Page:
For the past couple of years, since the landmark legal case of Radmacher v Granatino, the pre-nuptial (and pre-civil partnership) agreement has been seen as being as close to a binding agreement as the family courts will allow. The test for upholding an agreement entered into either before or during marriage as set out by the Supreme Court in that case is that: “the court should give effect to a nuptial agreement that is freely entered into by each party with a full appreciation of its implications unless in the circumstances prevailing it would not be fair to hold the parties to their agreement”.
Circumstances which a court will consider when deciding whether, to uphold an agreement, and to what extent, include whether there has been coercion or pressure applied to one or other party to enter the agreement. Also, the presence or absence of full financial disclosure and legal advice goes to the question of whether each party has a full understanding of the consequences of the agreement. Whilst lack of legal advice or financial disclosure are not absolute bars to an agreement being upheld, we would not recommend anyone sign an agreement in their absence.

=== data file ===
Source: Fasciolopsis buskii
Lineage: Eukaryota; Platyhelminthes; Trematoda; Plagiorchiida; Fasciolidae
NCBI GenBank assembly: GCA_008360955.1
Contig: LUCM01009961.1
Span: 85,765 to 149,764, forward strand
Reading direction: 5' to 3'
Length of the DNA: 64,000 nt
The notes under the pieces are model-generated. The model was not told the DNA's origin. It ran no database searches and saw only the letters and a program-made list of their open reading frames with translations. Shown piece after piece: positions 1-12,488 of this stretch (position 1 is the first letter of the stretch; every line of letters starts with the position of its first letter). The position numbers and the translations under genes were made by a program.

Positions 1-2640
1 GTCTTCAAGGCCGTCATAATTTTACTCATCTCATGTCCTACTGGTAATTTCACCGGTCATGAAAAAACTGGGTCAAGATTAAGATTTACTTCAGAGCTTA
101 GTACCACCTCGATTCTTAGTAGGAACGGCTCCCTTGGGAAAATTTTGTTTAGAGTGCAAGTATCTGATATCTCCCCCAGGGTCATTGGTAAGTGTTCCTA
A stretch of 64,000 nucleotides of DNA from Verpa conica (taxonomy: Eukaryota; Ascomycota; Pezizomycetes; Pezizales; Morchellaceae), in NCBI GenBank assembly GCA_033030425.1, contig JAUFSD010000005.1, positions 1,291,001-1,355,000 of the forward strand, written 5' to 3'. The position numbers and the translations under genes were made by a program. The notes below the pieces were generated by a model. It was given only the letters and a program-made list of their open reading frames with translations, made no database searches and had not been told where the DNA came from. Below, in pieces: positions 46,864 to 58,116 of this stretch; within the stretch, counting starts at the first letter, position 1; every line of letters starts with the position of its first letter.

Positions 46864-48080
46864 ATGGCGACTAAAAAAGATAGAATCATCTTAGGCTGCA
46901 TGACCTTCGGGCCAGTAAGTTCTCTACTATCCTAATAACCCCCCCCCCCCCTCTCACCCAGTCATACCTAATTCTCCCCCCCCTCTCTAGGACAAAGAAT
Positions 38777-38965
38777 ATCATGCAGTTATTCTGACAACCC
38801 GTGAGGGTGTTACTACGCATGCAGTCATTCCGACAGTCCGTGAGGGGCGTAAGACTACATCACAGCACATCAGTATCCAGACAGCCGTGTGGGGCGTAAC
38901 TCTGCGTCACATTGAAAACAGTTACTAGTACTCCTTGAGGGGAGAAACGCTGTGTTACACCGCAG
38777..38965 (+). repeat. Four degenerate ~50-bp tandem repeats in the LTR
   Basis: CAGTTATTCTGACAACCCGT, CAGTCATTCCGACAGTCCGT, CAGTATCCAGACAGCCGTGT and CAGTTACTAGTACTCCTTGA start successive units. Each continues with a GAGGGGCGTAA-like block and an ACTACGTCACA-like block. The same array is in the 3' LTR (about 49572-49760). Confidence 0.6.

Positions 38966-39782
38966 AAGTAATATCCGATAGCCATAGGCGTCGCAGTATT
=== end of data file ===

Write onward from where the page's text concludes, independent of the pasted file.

Finally, when considering whether it would be fair to uphold the agreement, a court will look at whether the children of the relationship would be adversely affected by it being enforced, whether they have been adequately provided for, and whether enforcement would leave one or other of the parties to the agreement in dire financial need. If children are left without provision, or one party left in real need, then the court will be less likely to uphold the agreement.
Written by cflp. To read the full article, click here. For more information on family law and divorce matters in San Diego and/or Riverside county, please visit our website at www.jwbrookslaw.com, and follow us everywhere @jbwrookslaw.